BAM Construction is set to secure the scaled-back modernisation and refurbishment of the Southbank Centre in London.
The firm has signed a pre-construction services agreement for a programme of urgent repairs and maintenance work at the Queen Elizabeth Hall, Purcell Room and Hayward Gallery. This will include installing a new multiple pyramid-profiled glazed roofing system to the Hayward and Purcell buildings and some M&E refit for back of house facilities.
The Queen Elizabeth Hall and Purcell Room auditoria will be refurbished to preserve the character of the venues including renovating the walls, floors and ceilings and retaining and restoring the existing seats. New areas will be created with new glazing on the south western corner of the Queen Elizabeth Hall Foyer and of the rear undercroft area adjacent to the existing Purcell Room artists’ entrance.
The original £120m Festival Wing redevelopment plan was put on hold after the London Mayor intervened to save a skateboard area which would have been redeveloped as part of the ambitious plan. Redeveloping this area with shops and restaurant would have helped to pay for a spectacular glass cube above the Southbank Centre.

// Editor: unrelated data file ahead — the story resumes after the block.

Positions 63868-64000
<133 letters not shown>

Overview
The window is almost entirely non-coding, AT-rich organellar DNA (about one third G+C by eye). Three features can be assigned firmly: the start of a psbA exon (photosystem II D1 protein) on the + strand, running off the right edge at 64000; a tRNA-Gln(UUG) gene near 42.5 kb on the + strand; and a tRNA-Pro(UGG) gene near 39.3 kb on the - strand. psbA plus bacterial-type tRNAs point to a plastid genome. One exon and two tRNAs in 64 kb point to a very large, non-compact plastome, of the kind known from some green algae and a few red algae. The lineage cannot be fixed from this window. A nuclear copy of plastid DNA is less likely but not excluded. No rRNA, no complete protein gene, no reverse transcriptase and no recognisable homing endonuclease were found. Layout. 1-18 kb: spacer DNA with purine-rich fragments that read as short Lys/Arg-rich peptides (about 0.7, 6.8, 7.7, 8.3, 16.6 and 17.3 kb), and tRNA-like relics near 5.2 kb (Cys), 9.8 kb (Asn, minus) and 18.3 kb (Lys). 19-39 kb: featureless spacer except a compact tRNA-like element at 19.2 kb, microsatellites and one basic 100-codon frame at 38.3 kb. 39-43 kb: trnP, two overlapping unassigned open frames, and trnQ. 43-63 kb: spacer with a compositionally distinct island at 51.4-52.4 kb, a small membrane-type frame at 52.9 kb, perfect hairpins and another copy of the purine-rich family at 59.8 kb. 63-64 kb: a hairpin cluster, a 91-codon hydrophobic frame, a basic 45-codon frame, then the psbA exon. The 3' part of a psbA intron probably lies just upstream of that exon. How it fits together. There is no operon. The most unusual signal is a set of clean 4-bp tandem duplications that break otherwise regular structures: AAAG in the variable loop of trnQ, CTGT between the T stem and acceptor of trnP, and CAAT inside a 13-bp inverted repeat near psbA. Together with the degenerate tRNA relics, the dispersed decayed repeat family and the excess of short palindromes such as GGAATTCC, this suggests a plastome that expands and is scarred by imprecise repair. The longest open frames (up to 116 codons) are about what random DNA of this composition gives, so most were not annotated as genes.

A BAM spokesman said: “We have a pre-construction services contract in connection with the refurbishment of three existing Southbank Centre buildings – the Hayward Gallery, Queen Elizabeth Hall and Purcell Room. The services include providing advice on method, programme, buildability, value engineering, cost reduction and risk.”
Initial work starts this Autumn and is due to complete in May 2017. A spokesman for the Southbank Centre said it remained committed to a wider scheme for the Festival Wing, creating new arts and cultural spaces to provide more free arts and education opportunities and was working to resolve its funding.
Future plans for this part of the site would include the retention of the undercroft for skateboarding, BMX and street writing, following the recent agreement with Long Live Southbank , the skateboarder’s campaign group, which recognised the undercroft as the long-term home of British skateboarding and other
urban arts activities.